Although the county court has jurisdiction over the matters in dispute in actions of replevin, whether the proceeding be by writ or by plaint, the usual course, after security has been taken and the property returned, is to remove the proceedings into the Court of Common Pleas. This is commonly effected by a writ of recordari facias loquelam, called familiarly by practitioners a re. fa. lo., whereby the sheriff is commanded that he cause the plaint to be recorded which is in his county court between A and B, of the cattle, goods, and chatties of A, said to be taken and unjustly detained, and that he have that record before the justices at Westminster under his seal and the seal of four knights of the county, of such as shall be present at the said recording, and that he give a day to the parties to be in court. This proceeding is evidently borrowed from the Norman practice of requiring the presence of four knights to constitute a record in certain cases, though in other cases other persons might be recordeurs [recorder], the supreme recordeur being tbe duke of Normandy himself (Grand (Joustunner), all whose courts therefore, whether in Normandy or in England, in which he was supposed to be present, were courts of record. If tbe plaint which was required to be removed was not in the county court, but in the court of the lord of a franchise, the writ directed the sheriff to go to the lord's court, taking with him four knights, and there to cause the plaint to be recorded. This particular form of re. fa. lo. is called an accedas ad curiam. In some cases, proceedings in replevin may be removed from the county court into the Common Pleas by writ of pone loquelam; and where such proceedings are depending in an inferior court of record, they may be removed into any of the three superior courts by writ of certiorari.

Upon the appearance of the parties in the Court of Common Pleas (or the removal may be into the Queen's Bench, and, if from an inferior court of record, into the Exchequer also), the plaintiff declares against the defendant for the taking of the goods and chattels of the plaintiff, at such a time and in such a place, and unjustly detaining them against sureties and pledges (that is, notwithstanding the plaintiff had offered security to perform the act required, in case it should be found that he was liable so to do), until they were replevied. This is the ordinary form, and it is called declaring in the delinuit. But if the goods have not been restored to the plaintiff, the declaration charges that he still detains them. This is called declaring in the detinet, in which the plaintiff claims damages large enough to cover tho whole value of the goods taken from him; whereas in replevin in the detinuit, the damages recoverable are for the taking and for the short detention, until the replevying, which, as the goods may be replevied immediately, are merely nominal, and a small amount to cover the expense of the replevin bond.

The declaration being delivered, and a rule to plead being given, and a demand of plea made, the defendant either confesses the action, or suffers judgment by default, or pleads or demurs to the declaration. In the first case, final judgment is entered for the sum confessed. In the second case, interlocutory judgment is signed, and a writ of inquiry issues to assess the amount of the damages which the plaintiff nas sustained by reason of the taking and detaining of his property. If the goods have been restored to the plaintiff, the damages will be measured by the inconvenience and the expense incurred in getting them back; if, as is seldom the case, they have not been restored, the amount of damages will include the value of the goods at the time of their being taken.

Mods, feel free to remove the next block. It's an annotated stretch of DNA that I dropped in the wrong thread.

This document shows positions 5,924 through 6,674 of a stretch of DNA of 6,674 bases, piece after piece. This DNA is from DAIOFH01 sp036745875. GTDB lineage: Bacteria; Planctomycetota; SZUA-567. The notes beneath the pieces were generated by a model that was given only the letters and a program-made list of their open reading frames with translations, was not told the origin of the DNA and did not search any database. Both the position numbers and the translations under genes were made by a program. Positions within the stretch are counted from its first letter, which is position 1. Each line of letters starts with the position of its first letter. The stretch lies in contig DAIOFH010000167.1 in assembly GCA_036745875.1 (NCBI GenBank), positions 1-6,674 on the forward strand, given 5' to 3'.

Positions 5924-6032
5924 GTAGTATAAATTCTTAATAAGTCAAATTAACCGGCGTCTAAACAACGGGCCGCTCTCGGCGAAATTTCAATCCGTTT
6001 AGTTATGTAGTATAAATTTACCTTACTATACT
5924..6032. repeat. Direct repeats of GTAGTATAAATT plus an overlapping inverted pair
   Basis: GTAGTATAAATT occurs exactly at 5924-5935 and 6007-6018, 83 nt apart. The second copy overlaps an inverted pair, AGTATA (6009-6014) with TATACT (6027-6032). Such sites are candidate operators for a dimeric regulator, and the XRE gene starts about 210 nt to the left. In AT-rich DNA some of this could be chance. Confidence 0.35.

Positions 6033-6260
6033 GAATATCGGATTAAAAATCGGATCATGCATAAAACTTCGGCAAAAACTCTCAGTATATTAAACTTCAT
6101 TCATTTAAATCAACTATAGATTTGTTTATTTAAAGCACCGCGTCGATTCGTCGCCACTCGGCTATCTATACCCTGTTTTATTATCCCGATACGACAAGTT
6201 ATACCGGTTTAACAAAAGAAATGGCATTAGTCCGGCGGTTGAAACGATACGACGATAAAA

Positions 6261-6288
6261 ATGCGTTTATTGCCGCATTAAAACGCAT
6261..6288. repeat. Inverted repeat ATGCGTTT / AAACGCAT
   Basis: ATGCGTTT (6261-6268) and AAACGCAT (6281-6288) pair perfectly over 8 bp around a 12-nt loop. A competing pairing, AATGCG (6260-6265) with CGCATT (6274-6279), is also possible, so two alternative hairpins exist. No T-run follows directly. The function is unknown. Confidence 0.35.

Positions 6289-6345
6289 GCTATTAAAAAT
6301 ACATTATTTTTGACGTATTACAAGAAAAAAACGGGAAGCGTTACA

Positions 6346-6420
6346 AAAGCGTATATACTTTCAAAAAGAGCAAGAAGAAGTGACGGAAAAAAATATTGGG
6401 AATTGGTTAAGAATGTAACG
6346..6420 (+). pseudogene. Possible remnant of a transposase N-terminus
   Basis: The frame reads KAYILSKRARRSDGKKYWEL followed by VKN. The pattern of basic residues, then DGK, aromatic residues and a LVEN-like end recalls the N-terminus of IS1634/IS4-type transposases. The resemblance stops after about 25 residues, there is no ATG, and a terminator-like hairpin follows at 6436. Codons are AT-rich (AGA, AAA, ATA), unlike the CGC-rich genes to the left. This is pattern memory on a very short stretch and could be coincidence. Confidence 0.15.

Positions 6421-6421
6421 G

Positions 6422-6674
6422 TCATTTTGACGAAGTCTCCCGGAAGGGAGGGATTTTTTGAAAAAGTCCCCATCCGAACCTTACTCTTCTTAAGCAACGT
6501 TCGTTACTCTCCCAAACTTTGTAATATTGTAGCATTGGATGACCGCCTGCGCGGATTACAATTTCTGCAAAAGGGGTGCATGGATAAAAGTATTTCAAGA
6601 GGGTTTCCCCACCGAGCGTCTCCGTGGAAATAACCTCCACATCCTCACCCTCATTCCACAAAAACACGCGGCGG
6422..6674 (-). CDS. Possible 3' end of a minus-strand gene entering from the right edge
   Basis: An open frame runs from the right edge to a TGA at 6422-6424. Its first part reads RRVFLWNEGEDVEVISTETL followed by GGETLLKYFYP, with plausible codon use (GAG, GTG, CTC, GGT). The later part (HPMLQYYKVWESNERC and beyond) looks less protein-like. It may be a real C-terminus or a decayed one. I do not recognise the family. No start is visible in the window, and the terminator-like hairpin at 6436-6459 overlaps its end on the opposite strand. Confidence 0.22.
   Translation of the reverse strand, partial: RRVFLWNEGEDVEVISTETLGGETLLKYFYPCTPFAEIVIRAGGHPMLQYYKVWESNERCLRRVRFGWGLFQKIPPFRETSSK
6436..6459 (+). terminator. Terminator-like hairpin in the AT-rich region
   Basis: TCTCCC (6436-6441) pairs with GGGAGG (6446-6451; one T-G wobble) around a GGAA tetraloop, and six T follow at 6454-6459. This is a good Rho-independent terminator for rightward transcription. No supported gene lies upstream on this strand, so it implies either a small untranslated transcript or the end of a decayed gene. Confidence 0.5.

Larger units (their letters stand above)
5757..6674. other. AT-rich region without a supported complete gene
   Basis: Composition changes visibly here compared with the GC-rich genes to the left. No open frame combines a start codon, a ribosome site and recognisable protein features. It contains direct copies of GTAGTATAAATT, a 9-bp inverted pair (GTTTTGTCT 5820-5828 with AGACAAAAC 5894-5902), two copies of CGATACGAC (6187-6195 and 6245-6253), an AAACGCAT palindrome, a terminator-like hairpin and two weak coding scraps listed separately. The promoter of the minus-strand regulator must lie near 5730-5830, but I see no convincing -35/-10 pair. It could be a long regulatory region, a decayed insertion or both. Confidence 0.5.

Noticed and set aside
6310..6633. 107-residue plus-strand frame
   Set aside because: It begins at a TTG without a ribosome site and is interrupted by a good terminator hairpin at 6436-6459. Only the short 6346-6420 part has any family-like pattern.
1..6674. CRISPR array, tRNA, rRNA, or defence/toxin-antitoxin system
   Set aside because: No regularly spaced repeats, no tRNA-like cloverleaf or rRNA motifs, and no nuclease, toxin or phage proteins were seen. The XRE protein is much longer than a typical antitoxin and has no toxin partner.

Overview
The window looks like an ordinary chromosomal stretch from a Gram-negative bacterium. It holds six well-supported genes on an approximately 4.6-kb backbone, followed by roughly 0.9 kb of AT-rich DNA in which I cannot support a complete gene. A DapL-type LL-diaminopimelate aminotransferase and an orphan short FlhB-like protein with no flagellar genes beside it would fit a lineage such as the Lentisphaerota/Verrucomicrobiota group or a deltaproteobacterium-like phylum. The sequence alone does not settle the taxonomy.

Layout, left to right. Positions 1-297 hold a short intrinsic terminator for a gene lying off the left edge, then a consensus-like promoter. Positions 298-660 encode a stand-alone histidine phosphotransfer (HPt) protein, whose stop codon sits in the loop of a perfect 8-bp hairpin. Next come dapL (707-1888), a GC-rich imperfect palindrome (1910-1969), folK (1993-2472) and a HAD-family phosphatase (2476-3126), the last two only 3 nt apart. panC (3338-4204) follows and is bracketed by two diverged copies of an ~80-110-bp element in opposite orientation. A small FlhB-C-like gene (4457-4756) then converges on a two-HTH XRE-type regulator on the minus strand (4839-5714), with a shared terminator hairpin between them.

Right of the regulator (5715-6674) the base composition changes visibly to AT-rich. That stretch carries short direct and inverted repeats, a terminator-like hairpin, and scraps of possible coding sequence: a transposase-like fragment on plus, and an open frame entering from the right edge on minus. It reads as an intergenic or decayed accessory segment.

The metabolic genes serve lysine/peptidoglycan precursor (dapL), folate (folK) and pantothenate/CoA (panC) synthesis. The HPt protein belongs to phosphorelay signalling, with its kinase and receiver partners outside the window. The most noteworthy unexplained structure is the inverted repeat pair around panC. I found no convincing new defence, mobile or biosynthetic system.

Thirdly, the defendant may plead or demur to the declaration. In replevin there is no general issue, properly so called, that is, a plea which puts the plaintiff upon proof of all the material allegations in the declaration. If the defendant plead non cepit, he admits that the goods belong to the plaintiff, and denies the taking only. If he plead that the goods do not belong to the plaintiff, he admits that he took and detained them. The allegation that the defendant detained the goods against sureties and pledges, is considered as a mere form, and not traversable. Therefore, although the action of replevin was given for the purpose of trying the validity of distresses, yet as no proof of any lender of security fur the performance of a duty distrained for can be required from the plaintiff, the action of replevin may, in effect, be maintained upon any species of wrongful taking; and in Ireland this form of action is not nnfrequently resorted to as a mode of trying a disputed right of property in goods. But where the taking was not wrongful, an action of replevin does not lie, as where the defendant acquired the possession by delivery from the plaintiff, although the possession has been wrongfully continued, for which injury the proper remedy is an action of detinue (Com., Dig., ' Replevin,' A. ); though even in the case of a bailment (consignor against consignee), Lord Redesdale, then chancellor of Ireland, refused to quash a writ of replevin.

In ordinary cases, the defendant avows in his own right, or makes cognizance, as bailiff to his employer, for rent, or for some other duty or cause, for which a distress is allowed by law [distress], in doing which he may set up any ground of distress, though differing from that expressed at the time when the distress was made.